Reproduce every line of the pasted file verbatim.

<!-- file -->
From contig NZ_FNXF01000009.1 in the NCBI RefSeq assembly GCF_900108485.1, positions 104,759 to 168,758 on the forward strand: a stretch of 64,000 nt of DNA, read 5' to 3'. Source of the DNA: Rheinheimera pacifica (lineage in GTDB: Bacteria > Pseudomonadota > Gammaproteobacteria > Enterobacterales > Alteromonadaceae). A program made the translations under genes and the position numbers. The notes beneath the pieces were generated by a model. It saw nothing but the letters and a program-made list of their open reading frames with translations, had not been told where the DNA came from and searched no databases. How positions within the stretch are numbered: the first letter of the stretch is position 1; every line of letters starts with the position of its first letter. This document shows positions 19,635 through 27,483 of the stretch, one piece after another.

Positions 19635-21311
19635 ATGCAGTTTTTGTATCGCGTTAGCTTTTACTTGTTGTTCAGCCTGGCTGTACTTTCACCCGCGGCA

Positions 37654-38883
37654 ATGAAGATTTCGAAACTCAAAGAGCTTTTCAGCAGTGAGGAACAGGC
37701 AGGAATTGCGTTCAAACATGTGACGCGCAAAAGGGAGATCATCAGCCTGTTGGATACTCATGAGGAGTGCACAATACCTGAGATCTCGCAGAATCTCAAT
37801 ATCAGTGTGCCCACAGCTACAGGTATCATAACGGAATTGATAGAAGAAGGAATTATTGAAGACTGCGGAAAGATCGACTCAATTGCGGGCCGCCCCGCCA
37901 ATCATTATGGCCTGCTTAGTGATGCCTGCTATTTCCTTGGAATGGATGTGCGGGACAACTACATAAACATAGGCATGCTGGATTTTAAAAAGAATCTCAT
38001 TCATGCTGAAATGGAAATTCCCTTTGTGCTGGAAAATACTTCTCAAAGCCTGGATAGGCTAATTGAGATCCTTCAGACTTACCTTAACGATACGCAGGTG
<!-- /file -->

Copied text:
From contig NZ_FNXF01000009.1 in the NCBI RefSeq assembly GCF_900108485.1, positions 104,759 to 168,758 on the forward strand: a stretch of 64,000 nt of DNA, read 5' to 3'. Source of the DNA: Rheinheimera pacifica (lineage in GTDB: Bacteria > Pseudomonadota > Gammaproteobacteria > Enterobacterales > Alteromonadaceae). A program made the translations under genes and the position numbers. The notes beneath the pieces were generated by a model. It saw nothing but the letters and a program-made list of their open reading frames with translations, had not been told where the DNA came from and searched no databases. How positions within the stretch are numbered: the first letter of the stretch is position 1; every line of letters starts with the position of its first letter. This document shows positions 19,635 through 27,483 of the stretch, one piece after another.

Positions 19635-21311
19635 ATGCAGTTTTTGTATCGCGTTAGCTTTTACTTGTTGTTCAGCCTGGCTGTACTTTCACCCGCGGCA

Positions 37654-38883
37654 ATGAAGATTTCGAAACTCAAAGAGCTTTTCAGCAGTGAGGAACAGGC
37701 AGGAATTGCGTTCAAACATGTGACGCGCAAAAGGGAGATCATCAGCCTGTTGGATACTCATGAGGAGTGCACAATACCTGAGATCTCGCAGAATCTCAAT
37801 ATCAGTGTGCCCACAGCTACAGGTATCATAACGGAATTGATAGAAGAAGGAATTATTGAAGACTGCGGAAAGATCGACTCAATTGCGGGCCGCCCCGCCA
37901 ATCATTATGGCCTGCTTAGTGATGCCTGCTATTTCCTTGGAATGGATGTGCGGGACAACTACATAAACATAGGCATGCTGGATTTTAAAAAGAATCTCAT
38001 TCATGCTGAAATGGAAATTCCCTTTGTGCTGGAAAATACTTCTCAAAGCCTGGATAGGCTAATTGAGATCCTTCAGACTTACCTTAACGATACGCAGGTG